In short, there’s a lot of competition out there. While you’re sitting around thinking that you might like to be a writer, and that you might start writing seriously tomorrow or the next day, you’ve actually already been left behind in the dust of others who are a whole lot faster and a whole lot more committed.

But, if you still want to be a writer, here are a few things you need to do:

  1. Give up your socializing.
  2. Decide what you want to write, and plan your writing projects.
  3. Commit to and prioritize your writing.
  4. Stop talking about what you’re going to write, and write.
  5. Read like a writer. In other words, read to learn.
  6. Keep writing until you’ve completed a first draft, however terrible that is.
  7. Rewrite and improve, using the ideas and insights gained from your reading.After that if you are still not making any progress, consider that writing may not be for you. Think about trying your hand at some other art form. How about painting?

Why you should stop exposing your clunky writing to the world

If you have the time, I strongly urge you to listen at least to the first half of this podcast from The Guardian newspaper of an interview with two traditionally published first-time authors.

What we learn, amongst other things, is how long it took these authors to write their books and the process they went through in the editing of them. One author spent three years on her book, the other seven years. One spent three months just doing a line edit of her novel, going painstakingly through the text with a ruler under each line, re-reading, correcting and adjusting. ‘Writers’ often hand me stories that they proudly tell me they finished just the night before… and, of course, it shows.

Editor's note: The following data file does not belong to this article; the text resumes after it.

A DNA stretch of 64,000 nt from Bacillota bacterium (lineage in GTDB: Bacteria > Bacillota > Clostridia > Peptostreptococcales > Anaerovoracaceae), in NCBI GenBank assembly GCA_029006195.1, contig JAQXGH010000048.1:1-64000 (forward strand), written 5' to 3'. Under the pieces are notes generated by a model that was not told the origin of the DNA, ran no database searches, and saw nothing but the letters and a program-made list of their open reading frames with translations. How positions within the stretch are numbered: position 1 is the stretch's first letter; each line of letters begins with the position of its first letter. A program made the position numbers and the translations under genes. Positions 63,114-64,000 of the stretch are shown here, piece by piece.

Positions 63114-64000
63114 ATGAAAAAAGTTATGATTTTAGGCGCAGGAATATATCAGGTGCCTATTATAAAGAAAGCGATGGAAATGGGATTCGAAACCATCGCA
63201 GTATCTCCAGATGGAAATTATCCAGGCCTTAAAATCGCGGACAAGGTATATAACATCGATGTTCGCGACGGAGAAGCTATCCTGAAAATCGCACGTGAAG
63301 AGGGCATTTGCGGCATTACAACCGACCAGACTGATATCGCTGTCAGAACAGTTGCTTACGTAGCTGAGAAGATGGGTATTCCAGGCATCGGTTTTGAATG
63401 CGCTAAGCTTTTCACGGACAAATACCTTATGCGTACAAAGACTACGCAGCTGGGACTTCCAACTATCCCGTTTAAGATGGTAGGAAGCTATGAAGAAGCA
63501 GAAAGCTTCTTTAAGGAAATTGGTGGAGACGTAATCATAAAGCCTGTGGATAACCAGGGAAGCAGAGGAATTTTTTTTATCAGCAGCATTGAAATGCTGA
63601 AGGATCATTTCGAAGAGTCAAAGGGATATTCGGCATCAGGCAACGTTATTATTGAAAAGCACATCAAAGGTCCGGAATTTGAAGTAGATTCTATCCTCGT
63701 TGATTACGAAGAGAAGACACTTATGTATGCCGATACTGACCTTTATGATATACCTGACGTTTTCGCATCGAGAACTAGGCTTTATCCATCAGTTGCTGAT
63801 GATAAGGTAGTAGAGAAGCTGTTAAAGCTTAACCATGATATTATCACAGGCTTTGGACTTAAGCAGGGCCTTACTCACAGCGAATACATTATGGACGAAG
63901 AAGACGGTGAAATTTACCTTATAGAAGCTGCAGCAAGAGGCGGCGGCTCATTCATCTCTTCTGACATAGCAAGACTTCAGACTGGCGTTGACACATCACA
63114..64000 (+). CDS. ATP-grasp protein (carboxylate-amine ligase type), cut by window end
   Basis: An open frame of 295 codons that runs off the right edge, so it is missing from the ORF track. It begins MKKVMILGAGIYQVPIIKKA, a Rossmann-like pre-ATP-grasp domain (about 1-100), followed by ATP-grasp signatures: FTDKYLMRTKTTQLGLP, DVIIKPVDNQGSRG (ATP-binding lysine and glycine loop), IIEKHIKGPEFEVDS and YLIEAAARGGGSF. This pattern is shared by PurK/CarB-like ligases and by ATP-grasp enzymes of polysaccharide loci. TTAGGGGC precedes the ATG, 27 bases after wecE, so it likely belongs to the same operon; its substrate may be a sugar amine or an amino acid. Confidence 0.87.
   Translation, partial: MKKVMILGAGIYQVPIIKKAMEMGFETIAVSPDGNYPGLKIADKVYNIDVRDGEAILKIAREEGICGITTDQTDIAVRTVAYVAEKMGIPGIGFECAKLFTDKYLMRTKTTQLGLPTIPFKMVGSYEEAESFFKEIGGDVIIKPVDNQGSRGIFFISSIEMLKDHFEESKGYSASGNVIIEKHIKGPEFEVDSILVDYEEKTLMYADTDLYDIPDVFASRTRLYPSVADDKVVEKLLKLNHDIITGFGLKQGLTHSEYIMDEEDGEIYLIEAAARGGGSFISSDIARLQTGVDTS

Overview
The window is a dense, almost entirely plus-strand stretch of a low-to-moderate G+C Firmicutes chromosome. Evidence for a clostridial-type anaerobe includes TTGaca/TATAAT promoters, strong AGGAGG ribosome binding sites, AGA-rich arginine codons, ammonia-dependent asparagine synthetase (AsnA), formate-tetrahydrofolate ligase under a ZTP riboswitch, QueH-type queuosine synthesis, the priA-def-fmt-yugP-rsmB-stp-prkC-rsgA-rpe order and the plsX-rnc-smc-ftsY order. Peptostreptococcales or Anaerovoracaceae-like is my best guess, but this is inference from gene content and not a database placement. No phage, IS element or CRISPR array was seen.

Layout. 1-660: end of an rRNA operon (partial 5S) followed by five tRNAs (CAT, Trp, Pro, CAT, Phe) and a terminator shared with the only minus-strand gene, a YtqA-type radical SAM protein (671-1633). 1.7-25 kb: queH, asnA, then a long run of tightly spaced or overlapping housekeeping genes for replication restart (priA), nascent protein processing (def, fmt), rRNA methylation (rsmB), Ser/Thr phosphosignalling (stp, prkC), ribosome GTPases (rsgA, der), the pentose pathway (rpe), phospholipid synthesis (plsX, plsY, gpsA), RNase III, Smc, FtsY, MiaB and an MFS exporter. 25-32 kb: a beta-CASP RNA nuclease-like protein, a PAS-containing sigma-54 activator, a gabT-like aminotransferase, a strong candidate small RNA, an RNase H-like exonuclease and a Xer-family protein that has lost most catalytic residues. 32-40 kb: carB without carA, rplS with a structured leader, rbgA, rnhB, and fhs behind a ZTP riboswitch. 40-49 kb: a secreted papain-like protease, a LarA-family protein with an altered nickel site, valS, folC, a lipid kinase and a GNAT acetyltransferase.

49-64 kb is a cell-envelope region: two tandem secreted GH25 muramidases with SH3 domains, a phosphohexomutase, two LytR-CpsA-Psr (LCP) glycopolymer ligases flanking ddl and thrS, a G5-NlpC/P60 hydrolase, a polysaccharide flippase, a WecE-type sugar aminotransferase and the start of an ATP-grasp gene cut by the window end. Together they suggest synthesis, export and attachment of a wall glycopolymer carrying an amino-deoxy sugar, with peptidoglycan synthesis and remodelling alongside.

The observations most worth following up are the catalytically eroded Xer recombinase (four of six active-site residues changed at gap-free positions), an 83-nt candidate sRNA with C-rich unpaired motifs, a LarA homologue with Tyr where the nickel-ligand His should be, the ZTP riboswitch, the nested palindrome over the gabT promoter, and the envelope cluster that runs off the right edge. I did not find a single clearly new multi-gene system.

Another interesting piece of information from this podcast concerns the results of the last ALCS survey on author earnings in the UK. The average amount they earned was 11,000 GBP per year. This leads us to reflect on why we write and what we want from our writing. From talking to many would-be authors, I find that there is still a desire for and a belief in overnight success. Publication, they believe, will bring them the kind of glory and recognition that they are unlikely to find in other fields of work. What they do not put into the mix is that, for experienced critics and the discerning reader, the faults of their work will be on display for all to see. So, instead of showcasing their remarkable imagination and insights, they may well, through haste, and careless or the absence of editing, simply be demonstrating their ignorance and incompetence.

Everyone who can think can write, but not everyone who can write can produce work of quality. My advice for anyone publishing or hoping to publish traditionally or by self-publishing is 1) keep writing, 2) put in the work, 3) learn from your mistakes, 4) read books that have been professionally edited in order to learn, and 5) build your life around your writing, not your writing around your life.